The centre of the Reference Range for the test kit used in the study is 2.35. Almost 85% of the healthy population have a TSH reading below this value.
The 2.5 percentile point (ie the point which excludes the bottom 2.5% of the population) is at 0.48. The 97.5 percentile point (ie the point which excludes the top 2.5% of the population) is at 3.6. The range between the 2.5 and 97.5 percentile points (0.48 to 3.6) is much narrower than the test kit’s Reference Range (0.2 TO 4.5).
This narrowing of the range would suggest that the reference group used to calibrate the test kit possibly included people with some level of thyroid illness.
This narrowing of the range between the 2.5 and 97.5 percentile points would potentially have been even more pronounced if all samples had been tested for Thyroid Peroxidase Antibodies.
The conclusions which can be drawn from this survey are:
TSH results in the upper half of the Reference Range have a low probability of being ‘normal’. This does not mean that they are not ‘normal’. It means that they are unlikely to be ‘normal’.
The Reference Ranges for TSH tests are potentially too wide, especially at the upper end. This suggests that ‘high normal’ TSH readings should possibly be treated with more suspicion than they currently appear to be. The centre of the Reference Range is clearly not a good target point because very few of the healthy population have TSH readings around this point. A much better target point would be around 1.0 to 1.5. But some people will feel better at higher levels or lower levels. This supports Prof Jim Stockigt’s view that the target should be a TSH reading around 1.0. 2
Another important point which needs to be borne in mind when interpreting statistics like these is that it is the population which has a range of values with probabilities for each reading. Each healthy individual is only at one of the points. They are ‘normal’ when they are at that point. For those on thyroxine replacement, being in the Reference Range is not good enough in itself. You need to be at your own set point. This will probably be near the lower end of the Reference Range.
This analysis of the distribution of TSH readings in the healthy population supports our recommendations to thyroid patients:
Obtain a photocopy of all your Thyroid Function Tests. Also get copies of the ones you have had done in the past. These copies will show both the readings and the Reference Ranges.
When you are going for a new test, make a note of how you feel (especially make a note of any of the major symptoms of thyroid overactivity or underactivity), your weight and your dose. When you obtain your copy of the test result, write this information on the copy. Over time, this process will allow you to make an informed judgement in consultation with your doctor of what the correct set point is for you.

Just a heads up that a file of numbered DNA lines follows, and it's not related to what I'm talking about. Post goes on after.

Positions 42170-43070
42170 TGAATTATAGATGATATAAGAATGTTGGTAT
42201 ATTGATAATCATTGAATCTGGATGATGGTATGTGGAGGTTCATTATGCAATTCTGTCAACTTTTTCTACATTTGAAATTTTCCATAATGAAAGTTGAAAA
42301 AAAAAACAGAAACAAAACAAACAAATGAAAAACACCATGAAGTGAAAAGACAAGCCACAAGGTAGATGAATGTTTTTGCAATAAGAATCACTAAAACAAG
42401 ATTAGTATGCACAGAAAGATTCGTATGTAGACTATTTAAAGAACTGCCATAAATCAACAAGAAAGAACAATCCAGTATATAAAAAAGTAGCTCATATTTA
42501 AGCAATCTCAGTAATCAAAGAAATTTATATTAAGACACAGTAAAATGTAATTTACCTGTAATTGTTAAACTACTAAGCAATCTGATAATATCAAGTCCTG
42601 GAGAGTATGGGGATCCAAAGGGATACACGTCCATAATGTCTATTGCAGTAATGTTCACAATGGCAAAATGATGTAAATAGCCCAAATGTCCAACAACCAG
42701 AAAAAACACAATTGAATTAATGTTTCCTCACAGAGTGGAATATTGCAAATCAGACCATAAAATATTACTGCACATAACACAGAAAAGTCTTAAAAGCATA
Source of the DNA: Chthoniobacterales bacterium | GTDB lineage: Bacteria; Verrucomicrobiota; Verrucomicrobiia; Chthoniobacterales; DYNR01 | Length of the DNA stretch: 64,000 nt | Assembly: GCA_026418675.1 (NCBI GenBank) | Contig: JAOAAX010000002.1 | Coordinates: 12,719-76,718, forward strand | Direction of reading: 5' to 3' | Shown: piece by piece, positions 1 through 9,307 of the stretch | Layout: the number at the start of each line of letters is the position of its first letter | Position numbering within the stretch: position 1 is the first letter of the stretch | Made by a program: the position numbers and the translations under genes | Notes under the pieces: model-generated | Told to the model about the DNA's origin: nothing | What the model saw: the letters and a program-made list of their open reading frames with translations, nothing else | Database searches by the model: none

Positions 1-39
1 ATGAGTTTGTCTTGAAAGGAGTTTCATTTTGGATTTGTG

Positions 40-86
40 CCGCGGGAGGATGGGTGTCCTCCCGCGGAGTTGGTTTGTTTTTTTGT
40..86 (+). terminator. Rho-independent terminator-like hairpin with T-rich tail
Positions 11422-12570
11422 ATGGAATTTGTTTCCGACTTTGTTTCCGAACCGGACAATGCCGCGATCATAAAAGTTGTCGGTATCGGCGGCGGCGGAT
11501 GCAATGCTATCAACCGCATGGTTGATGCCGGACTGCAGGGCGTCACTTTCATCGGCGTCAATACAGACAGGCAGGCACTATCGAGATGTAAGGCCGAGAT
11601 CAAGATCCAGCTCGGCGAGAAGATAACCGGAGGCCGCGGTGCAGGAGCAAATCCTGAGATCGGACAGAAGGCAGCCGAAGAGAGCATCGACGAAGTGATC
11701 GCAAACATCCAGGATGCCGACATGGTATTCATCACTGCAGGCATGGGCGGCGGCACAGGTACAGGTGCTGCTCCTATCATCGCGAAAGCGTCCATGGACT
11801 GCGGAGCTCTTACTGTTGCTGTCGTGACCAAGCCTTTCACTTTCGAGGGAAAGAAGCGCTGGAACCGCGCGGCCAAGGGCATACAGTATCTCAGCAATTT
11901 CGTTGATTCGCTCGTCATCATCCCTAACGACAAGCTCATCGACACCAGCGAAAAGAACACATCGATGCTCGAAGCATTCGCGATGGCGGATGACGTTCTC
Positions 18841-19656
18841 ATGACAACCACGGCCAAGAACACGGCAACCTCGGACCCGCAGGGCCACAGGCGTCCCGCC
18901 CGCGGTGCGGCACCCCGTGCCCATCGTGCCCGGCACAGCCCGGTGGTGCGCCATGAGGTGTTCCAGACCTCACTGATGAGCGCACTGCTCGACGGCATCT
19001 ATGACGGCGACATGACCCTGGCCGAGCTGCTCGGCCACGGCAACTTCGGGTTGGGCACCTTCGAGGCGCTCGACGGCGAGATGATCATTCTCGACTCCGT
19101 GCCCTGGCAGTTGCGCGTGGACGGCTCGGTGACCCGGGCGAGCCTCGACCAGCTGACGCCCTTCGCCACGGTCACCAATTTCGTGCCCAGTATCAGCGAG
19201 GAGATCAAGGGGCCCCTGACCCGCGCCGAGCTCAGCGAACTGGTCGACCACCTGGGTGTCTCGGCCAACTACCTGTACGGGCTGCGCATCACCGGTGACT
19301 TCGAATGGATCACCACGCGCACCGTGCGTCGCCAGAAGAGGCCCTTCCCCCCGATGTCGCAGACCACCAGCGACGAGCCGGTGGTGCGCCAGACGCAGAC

Do not accept that a Thyroid Function Test is 'normal' just because the result is within the Reference Range if you are still feeling unwell.
1. T Bjøro et al, 'Prevalence of thyroid disease, thyroid dysfunction and thyroid peroxidase antibodies in a large, unselected population. The Health Study of Nord-Trøndelag (HUNT).' European Journal of Endocrinology 2000 143 639-647. Download here.
2. J Stockigt, 'Subclinical Hypothyroidism or Mild Thyroid Failure: How important is early diagnosis and what treatment is optimal?' Interview With Sigma Pharmaceutical 2001 thyroid.org.au/Information/.... Accessed 30 December 2001.
Alun Stevens is an actuary with his own consultancy. He is also Secretary of Thyroid Australia
This article is published in our newsletter Thyroid Flyer Volume 3 Number 1 January 2002.
This article can be reproduced provided it is reproduced in full, acknowledges the source and is not sold for profit. (c) Copyright 2001, Thyroid Australia Limited ABN 71 094 832 023 PO Box 2575 Fitzroy Delivery Centre, Victoria 3065, Australia Thyroid Australia Home-thyroid.org.au
Also check this paper out
This one illustrates why T4 at least is essential with TSH given all the factors affecting TSH which can make diagnosis of status from tsh alone reduced to almost entirely guesswork
Good question! One I will ask when
I write to them. By the way the rest of Sussex NHS trusts do not have this ridiculous default when ordering blood tests. Maybe I should ask them what they think of this decision.
I have just had a surprise blood test and guess what, my tsh was below the lower range! Of course they didn’t check T4 only T3 which was in the middle of the range. That caused them to ring me to reduce my Throxine again. I did fight this and the Dr agreed to keep me on my current level of thyroxine as long as I agreed that this was not the NHS recommendation.